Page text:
My name is Major Kawasaki
(This is a short horror story I wrote on Reddit under some other name. I've slightly modified it.)
A row of moving ants is a fascinating thing to watch, if you are into such things. They never break the line, never overtake each other, never walk any faster or slower than is necessary, and make it virtually impossible for the untrained eye to identify the weakest link in the chain.
He observed them, in the darkness that his eyes had by now gotten used to. It had taken some effort for that to happen, but he was a patient man, and he had time.
In that dark dungeon, loneliness was not a problem. His entire professional life, his entire training and his singular focus had prepared him for long bouts of lonely missions.
Neither was the darkness an irritant for him. Darkness has a way of creeping up and engulfing your very being in a matter of minutes. As time passes, you feel yourself one with the blackness, your body just a corporeal extension of the eternal truth surrounding you. Your eyes adjust, your heart rate becomes normal, and you regain your sense of navigation. You become darkness, and darkness becomes you.
However, what you do lose is your sense of time. It is impossible to calculate the number of seconds passed. After a few hours, the lack of any form of light starts working its magic. Without sunlight to reset it everyday, the biological clock goes haywire, and you are unable to tell whether it is night, or day, or twilight, or July.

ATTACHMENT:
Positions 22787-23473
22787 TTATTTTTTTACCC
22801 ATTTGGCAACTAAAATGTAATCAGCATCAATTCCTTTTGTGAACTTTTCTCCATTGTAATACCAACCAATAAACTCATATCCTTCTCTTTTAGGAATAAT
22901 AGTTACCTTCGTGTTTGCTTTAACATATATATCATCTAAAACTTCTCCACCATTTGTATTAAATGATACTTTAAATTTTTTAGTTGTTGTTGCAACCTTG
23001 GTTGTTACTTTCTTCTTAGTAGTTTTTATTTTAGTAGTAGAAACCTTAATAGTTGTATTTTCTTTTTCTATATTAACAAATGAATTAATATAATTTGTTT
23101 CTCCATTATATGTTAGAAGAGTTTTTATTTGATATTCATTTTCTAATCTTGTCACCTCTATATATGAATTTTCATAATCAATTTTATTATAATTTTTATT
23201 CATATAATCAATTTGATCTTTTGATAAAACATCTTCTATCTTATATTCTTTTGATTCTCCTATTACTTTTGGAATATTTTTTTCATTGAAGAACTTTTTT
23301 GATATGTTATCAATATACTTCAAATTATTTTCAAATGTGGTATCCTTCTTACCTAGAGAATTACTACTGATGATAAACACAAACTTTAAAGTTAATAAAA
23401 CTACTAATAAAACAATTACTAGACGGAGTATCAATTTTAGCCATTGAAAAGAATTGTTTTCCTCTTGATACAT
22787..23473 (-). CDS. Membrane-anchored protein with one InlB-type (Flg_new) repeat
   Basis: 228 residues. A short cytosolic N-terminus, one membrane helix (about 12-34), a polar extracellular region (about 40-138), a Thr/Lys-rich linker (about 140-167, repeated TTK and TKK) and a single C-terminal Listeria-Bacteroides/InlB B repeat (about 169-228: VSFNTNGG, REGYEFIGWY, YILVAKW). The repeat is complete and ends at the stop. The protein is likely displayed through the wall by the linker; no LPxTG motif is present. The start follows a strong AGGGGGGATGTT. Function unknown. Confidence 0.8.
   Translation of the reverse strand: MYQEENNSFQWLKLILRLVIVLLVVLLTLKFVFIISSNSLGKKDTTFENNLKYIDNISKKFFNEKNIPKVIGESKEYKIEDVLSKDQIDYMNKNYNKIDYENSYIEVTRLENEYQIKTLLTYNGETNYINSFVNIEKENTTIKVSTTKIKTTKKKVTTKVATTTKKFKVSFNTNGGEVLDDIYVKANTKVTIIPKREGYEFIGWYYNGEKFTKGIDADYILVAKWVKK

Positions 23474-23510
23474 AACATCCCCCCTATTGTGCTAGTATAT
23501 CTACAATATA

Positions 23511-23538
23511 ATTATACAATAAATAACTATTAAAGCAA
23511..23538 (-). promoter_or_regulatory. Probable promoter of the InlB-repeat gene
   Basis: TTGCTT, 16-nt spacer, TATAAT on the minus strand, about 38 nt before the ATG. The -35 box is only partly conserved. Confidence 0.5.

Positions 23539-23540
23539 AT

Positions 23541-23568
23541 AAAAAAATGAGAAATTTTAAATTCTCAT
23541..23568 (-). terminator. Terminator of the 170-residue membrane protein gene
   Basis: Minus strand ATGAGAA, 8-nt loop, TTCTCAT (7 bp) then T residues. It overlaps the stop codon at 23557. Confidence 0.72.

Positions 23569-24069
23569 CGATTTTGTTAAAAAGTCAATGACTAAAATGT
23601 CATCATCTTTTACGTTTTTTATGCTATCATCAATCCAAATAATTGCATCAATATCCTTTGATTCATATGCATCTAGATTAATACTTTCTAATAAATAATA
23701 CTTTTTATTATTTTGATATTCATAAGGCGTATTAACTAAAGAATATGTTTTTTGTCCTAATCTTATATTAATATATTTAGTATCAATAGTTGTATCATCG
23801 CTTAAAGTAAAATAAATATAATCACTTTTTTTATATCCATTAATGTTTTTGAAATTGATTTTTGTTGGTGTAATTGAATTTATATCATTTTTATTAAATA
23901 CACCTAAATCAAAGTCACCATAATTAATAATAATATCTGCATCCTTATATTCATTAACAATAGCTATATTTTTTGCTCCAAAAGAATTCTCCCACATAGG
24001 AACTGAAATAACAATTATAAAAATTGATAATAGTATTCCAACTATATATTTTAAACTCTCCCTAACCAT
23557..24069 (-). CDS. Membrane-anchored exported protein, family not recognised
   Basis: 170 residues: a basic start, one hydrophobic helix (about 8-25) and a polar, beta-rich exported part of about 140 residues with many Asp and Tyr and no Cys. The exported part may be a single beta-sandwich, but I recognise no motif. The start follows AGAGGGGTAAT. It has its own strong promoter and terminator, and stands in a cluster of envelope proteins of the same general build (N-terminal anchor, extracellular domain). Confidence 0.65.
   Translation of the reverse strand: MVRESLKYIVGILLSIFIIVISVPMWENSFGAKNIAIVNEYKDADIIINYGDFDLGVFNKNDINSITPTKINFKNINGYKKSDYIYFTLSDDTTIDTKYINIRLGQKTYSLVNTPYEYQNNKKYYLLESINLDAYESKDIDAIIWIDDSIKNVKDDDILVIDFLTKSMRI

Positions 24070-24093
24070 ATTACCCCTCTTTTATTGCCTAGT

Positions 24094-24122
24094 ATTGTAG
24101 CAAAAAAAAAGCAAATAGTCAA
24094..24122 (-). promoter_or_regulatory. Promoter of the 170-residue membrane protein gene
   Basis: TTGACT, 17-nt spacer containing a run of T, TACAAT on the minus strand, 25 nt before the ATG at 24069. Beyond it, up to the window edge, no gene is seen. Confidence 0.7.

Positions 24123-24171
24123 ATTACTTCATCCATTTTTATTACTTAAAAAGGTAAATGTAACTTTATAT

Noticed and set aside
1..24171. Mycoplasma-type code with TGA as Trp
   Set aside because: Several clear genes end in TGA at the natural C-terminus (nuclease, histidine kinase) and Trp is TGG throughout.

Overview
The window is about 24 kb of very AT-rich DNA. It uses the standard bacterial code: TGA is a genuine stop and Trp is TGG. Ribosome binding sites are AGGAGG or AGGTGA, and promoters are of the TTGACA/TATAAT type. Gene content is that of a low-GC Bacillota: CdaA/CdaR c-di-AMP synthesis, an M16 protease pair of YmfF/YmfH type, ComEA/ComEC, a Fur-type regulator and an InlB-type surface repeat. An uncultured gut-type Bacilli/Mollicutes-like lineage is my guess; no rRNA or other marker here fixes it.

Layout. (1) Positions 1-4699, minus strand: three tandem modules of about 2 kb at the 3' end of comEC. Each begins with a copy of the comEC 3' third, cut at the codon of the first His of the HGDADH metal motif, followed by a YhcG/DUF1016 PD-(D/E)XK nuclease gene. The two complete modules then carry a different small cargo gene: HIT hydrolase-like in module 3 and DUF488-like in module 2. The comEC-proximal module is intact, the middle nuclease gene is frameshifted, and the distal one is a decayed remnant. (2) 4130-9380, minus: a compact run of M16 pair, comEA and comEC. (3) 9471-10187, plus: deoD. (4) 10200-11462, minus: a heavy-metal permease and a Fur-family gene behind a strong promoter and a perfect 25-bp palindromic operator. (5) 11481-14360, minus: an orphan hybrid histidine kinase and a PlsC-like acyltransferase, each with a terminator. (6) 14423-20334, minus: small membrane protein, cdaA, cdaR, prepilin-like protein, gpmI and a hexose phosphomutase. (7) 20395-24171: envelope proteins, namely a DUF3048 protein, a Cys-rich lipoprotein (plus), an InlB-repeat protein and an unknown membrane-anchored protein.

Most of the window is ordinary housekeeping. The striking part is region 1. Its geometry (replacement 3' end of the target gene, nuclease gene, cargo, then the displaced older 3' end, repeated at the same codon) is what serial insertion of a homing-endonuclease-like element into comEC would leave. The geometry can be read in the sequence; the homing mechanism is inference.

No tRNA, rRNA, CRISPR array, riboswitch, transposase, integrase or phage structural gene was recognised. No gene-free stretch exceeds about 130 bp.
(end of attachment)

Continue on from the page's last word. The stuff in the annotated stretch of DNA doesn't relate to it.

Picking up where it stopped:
This loss of sense of time brings with it claustrophobia. You want to shout. You want to feel wind in your hair. You want to smell the gutters of your city. The fish market. The scent of your wife as she comes out of shower, towelling her wet hair. The putrid smell of gunpowder on the shooting range. The smell of disinfectant in the room where you had that fateful meeting with those two mysterious men . “Classified, sir. Not even your wife is allowed to know.” But if you are as motivated as he was, you let these thoughts assail you, but you never, ever succumb to claustrophobia.
He had been there for longer than he could judge. He had used this time well to perfect techniques of fighting back the now-regular assaults of claustrophobia. He had found that speaking out loudly helped. The regular clang of metal as they pushed his food tray was also a very welcome distraction.
He was unsure when the next welcome clang of metal would meet his ears, so he decided to talk. Talking also helped quell fears about losing his voice, or letting it go hoarse. He decided to introduce himself to the ants.
“My name is Major Kawasaki. I am a soldier of the Fifth Division of the Imperial Japanese Army, stationed in Hiroshima. I have volunteered for a top-secret project to determine a man’s ability to survive in extreme claustrophobic conditions, in complete darkness and without any human contact. As part of this experiment, I was locked in this soundproof, airtight, underground dungeon at 6:45 AM on the 4th of August, 1945. The air that you, my dear ants, and I breathe, is supplied via special vents. I think at least two or three days must have passed since I was locked here. I am waiting for food, but it seems to have taken an unusually large delay for it to arrive this time.”